The footnote mentions Steele was “approached by an identified U.S. person [Fusion GPS founder Glenn Simpson] who indicated to Source #1 [Steele] that a U.S.-based law firm [Perkins Coie] had hired the identified U.S. person [Glenn Simpson] to conduct research regarding Candidate #1’s [Trump’s] ties to Russia” and that “the FBI speculates that the identified U.S. person [Glenn Simpson] was likely looking for information that could be used to discredit Candidate #1’s [Trump’s] campaign.” But the footnote claims that Simpson never told Steele about motivation behind the project and studiously avoids telling the court that the funding for this effort was coming from the Clinton campaign and the Democratic National Committee.
It might be news to the FISA court that the FBI didn’t take Steele’s dossier literally. And that’s the crux of multiple investigations into the origins of Operation Crossfire Hurricane. Did the FBI have sufficient predicate to seek that counterespionage warrant on someone in a presidential campaign, or did they mislead the FISA court? Did they have sufficient evidence to conduct an investigation in which the major-party presidential nominee was a “subject,” if not a “target”? If not, why did the FBI pursue the investigation?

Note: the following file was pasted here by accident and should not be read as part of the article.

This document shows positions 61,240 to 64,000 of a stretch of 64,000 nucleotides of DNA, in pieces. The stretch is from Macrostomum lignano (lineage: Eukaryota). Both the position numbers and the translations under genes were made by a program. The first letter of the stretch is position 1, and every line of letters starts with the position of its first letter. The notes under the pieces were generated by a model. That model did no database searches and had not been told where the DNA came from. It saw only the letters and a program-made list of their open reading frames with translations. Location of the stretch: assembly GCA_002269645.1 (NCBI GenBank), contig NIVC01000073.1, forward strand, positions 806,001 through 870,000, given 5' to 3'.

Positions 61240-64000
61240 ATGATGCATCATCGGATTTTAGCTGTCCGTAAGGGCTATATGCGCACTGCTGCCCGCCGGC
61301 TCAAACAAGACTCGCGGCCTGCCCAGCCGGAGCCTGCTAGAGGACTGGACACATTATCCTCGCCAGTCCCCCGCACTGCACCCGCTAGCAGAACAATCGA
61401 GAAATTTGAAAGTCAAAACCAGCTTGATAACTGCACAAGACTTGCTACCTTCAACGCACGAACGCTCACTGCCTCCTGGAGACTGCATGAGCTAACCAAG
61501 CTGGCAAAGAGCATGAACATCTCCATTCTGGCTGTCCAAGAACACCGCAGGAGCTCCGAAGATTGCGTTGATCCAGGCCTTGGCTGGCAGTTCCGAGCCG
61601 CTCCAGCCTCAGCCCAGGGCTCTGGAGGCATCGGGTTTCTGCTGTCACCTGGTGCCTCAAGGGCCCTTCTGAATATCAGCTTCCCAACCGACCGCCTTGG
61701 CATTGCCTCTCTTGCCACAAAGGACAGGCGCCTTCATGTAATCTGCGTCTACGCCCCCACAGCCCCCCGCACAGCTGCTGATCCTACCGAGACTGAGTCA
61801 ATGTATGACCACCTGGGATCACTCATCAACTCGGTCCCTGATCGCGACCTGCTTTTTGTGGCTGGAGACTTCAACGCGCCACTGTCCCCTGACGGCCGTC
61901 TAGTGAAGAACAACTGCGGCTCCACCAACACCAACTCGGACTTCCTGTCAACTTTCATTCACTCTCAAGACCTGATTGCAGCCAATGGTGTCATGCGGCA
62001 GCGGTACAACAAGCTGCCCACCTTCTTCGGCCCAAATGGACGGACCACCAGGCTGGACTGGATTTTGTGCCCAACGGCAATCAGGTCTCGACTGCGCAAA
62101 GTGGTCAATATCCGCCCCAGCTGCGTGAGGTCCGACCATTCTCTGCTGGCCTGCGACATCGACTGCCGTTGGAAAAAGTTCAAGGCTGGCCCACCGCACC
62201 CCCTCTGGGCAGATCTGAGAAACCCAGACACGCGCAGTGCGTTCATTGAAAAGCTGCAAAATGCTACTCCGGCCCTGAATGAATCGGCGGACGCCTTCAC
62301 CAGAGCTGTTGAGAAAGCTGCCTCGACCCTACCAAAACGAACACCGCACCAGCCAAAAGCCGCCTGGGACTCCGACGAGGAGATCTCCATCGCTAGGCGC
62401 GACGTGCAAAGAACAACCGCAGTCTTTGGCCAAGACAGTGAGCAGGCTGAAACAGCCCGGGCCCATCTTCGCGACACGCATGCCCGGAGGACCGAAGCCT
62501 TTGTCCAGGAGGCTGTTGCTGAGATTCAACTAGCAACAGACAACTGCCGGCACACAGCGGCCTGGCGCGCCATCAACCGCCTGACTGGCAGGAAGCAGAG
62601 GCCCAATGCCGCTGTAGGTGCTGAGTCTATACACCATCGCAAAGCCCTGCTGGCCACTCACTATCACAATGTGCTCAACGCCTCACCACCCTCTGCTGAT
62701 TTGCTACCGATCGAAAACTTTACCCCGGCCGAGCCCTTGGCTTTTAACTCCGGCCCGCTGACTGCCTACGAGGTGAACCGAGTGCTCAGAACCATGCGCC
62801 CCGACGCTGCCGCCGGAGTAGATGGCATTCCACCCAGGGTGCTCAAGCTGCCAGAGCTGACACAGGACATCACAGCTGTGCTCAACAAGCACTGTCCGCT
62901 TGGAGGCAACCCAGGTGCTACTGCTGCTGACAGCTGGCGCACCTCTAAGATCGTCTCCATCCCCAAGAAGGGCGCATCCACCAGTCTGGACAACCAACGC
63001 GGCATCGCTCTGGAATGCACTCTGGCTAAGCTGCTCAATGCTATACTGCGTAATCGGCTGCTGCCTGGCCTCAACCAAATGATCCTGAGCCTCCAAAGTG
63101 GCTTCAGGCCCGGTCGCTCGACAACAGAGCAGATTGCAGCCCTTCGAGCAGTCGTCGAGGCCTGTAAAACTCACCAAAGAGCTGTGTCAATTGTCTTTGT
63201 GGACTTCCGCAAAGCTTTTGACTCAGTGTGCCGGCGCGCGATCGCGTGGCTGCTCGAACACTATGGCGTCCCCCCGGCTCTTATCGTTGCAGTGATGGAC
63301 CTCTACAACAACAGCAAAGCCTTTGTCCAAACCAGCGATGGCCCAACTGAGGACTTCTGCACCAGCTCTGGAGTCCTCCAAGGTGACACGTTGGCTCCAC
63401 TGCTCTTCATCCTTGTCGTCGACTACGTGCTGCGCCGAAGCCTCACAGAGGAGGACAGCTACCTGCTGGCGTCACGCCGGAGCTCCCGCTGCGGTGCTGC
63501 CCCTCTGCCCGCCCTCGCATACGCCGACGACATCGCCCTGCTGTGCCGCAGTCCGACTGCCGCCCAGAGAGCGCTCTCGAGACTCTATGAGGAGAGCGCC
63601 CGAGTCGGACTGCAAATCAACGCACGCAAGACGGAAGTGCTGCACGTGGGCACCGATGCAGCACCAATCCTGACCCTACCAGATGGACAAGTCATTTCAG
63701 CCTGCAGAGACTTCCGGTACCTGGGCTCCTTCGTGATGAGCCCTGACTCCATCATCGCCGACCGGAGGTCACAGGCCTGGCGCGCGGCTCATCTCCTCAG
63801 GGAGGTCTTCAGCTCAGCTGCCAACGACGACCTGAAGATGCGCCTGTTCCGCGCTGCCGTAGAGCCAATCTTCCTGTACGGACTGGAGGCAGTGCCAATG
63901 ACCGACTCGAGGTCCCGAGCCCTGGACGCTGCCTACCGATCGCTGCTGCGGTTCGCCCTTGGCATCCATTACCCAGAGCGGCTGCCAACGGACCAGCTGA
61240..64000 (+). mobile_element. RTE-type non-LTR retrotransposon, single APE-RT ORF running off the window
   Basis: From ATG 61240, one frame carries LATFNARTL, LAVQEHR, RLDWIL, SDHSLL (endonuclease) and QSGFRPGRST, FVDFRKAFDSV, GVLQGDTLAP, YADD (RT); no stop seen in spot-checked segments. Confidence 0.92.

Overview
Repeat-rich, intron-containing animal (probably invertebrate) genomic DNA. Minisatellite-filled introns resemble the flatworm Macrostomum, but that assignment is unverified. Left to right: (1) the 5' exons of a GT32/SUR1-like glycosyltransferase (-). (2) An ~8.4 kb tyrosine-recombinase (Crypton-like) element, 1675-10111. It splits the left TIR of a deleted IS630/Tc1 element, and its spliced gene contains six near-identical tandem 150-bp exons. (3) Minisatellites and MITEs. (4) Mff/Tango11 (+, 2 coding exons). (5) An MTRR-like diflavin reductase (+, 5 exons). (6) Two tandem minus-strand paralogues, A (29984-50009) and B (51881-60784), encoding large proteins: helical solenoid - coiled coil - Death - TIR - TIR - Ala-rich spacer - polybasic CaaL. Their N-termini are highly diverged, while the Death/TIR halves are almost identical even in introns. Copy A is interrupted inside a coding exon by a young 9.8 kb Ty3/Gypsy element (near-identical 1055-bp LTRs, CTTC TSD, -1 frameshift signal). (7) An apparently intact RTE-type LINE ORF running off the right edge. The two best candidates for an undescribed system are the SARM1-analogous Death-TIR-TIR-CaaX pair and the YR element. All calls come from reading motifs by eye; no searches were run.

Baker has gone on a public-relations tour since the release of the Mueller report to assure everyone that the FBI handled the investigation properly, as has Comey. The fact that Page not only never got indicted but never even figured into an indictment against anyone connected to Russia’s operations at least suggests that the bureau was barking up the wrong tree — and that’s not supposed to happen with FISA warrants. It seems as though both Baker and Comey are shaping a political and legal battleground post-Mueller, and neither one of them are doing an exceptionally good job of it.